Jules Grable: ‘I’m here to serve you’

After holding the position of sexual assault response and prevention specialist for five years, Jules Grable is now the first director of student advocacy. Photo by Faith Delamarter


“I’m not trying to get a building or anything, but if I have positively impacted one student, then I have done my job,” Jules Grable, director of student advocacy, said. “If I have supported one student, then I have done what I’m here to do.” 

Grable formerly held the role of sexual assault response and prevention specialist for the past five years. She assumed the newly created role in October as a result of the Sexual Assault Response and Prevention (SARP) office officially retiring. This change has divided the responsibilities of response and prevention to separate offices on campus. The prevention aspect, which focuses on educating the campus community on topics surrounding sexual assault, finds a new home with Katie Wood, assistant director of Health Promotion. The response aspect, which serves as a resource and advocate to survivors of assault on campus, is now enveloped into SARP’s replacement, the Office of Student Advocacy, overseen by Grable. 

However, Grable does not just advocate for those impacted by sexual assault. She acts as a resource for students who face food, housing and financial insecurity, mental health challenges or anything that prevents a student from living out their college years to the fullest. 

Laying the foundation 

Since assuming her role in October 2023, Grable has set three distinct goals as the director of student advocacy. One of these goals is to continue the Office of Student Advocacy’s education and training for students to aid in creating a “positive and supportive social environment,” Grable said. She aims to accomplish this task by encouraging students to be active bystanders, questioning toxic cultural norms and facilitating a safe and inclusive environment on campus.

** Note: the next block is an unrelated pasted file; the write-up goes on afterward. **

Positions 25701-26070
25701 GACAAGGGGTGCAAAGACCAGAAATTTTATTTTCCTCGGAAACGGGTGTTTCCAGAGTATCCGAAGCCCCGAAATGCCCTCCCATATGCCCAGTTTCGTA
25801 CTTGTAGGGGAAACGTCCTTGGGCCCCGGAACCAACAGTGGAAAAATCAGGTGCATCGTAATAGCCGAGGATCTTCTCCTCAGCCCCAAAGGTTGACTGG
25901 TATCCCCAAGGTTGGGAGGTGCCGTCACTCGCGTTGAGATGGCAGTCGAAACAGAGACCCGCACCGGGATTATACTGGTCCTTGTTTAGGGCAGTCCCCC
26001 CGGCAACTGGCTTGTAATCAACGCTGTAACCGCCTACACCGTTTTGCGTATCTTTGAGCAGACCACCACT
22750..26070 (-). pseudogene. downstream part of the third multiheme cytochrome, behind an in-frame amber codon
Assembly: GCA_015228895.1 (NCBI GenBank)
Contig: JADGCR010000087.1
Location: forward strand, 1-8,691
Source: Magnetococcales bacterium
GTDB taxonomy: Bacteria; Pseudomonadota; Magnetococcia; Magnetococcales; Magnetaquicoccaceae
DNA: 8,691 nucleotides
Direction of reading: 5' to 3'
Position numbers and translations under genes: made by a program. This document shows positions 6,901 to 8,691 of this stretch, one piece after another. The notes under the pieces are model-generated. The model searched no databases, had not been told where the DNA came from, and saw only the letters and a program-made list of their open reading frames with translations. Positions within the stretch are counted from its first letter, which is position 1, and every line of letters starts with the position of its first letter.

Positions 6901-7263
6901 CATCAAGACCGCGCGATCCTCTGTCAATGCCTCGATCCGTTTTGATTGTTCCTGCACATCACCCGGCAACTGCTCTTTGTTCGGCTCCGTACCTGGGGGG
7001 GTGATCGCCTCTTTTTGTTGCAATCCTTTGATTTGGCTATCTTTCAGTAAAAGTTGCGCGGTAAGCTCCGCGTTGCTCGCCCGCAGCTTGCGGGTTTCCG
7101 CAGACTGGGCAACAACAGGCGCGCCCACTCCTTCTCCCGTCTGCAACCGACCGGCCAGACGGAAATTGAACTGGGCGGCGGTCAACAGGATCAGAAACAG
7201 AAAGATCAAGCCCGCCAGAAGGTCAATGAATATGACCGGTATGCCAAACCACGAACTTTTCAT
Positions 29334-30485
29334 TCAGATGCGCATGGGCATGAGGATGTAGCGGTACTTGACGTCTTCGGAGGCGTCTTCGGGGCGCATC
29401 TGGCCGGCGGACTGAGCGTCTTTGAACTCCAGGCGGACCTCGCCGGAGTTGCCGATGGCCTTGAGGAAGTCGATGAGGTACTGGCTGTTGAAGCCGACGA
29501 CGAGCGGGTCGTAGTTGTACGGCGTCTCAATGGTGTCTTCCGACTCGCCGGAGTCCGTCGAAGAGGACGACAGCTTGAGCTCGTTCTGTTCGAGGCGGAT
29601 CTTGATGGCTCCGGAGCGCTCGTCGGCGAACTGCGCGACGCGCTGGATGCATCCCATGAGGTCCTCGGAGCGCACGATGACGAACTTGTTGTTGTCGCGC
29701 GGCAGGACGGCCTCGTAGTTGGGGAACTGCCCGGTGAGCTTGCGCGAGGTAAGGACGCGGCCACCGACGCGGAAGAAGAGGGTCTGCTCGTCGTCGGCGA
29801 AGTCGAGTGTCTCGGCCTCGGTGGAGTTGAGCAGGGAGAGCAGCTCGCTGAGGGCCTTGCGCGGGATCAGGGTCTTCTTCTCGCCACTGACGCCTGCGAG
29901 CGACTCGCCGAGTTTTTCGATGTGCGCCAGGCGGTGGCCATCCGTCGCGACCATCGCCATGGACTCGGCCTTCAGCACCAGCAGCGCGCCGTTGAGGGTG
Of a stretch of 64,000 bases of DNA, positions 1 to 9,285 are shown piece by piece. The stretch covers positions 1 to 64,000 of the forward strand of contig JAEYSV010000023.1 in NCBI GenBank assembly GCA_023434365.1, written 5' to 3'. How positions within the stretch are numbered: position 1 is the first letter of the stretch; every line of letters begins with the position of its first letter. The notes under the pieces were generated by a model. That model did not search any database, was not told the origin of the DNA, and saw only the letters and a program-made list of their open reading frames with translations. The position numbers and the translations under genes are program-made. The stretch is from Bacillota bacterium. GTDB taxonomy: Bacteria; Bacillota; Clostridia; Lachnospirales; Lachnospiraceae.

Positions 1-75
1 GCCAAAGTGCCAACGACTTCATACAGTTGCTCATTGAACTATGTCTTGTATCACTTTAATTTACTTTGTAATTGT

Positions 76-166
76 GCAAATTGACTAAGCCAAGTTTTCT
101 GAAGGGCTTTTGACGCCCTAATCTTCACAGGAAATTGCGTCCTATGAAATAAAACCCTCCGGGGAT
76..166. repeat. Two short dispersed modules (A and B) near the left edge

Grable plans to continue conducting training that promotes awareness of interpersonal violence and equips students with social tools to best assess tricky situations. She will also keep her title as a non-mandatory reporter on campus, making her a completely confidential resource for students who are working through an individual crisis. 

Julia Fryrear, a senior sociology-criminology major, worked with Grable in 2022 when she was her sorority’s philanthropy chair to organize different workshops for domestic violence awareness. Now, as the director of mental health and well-being for the Student Government Association, Fryrear continues to collaborate with Grable to bring strategies and discussions on popular mental health topics to campus. 

“She’s the person I go to as a guide,” Fryrear said. “Jules is just someone who I’ve always really trusted. I know if I’m scared that I’m not doing something in the best way, she’s the person who’s always amazing to bounce ideas off of.”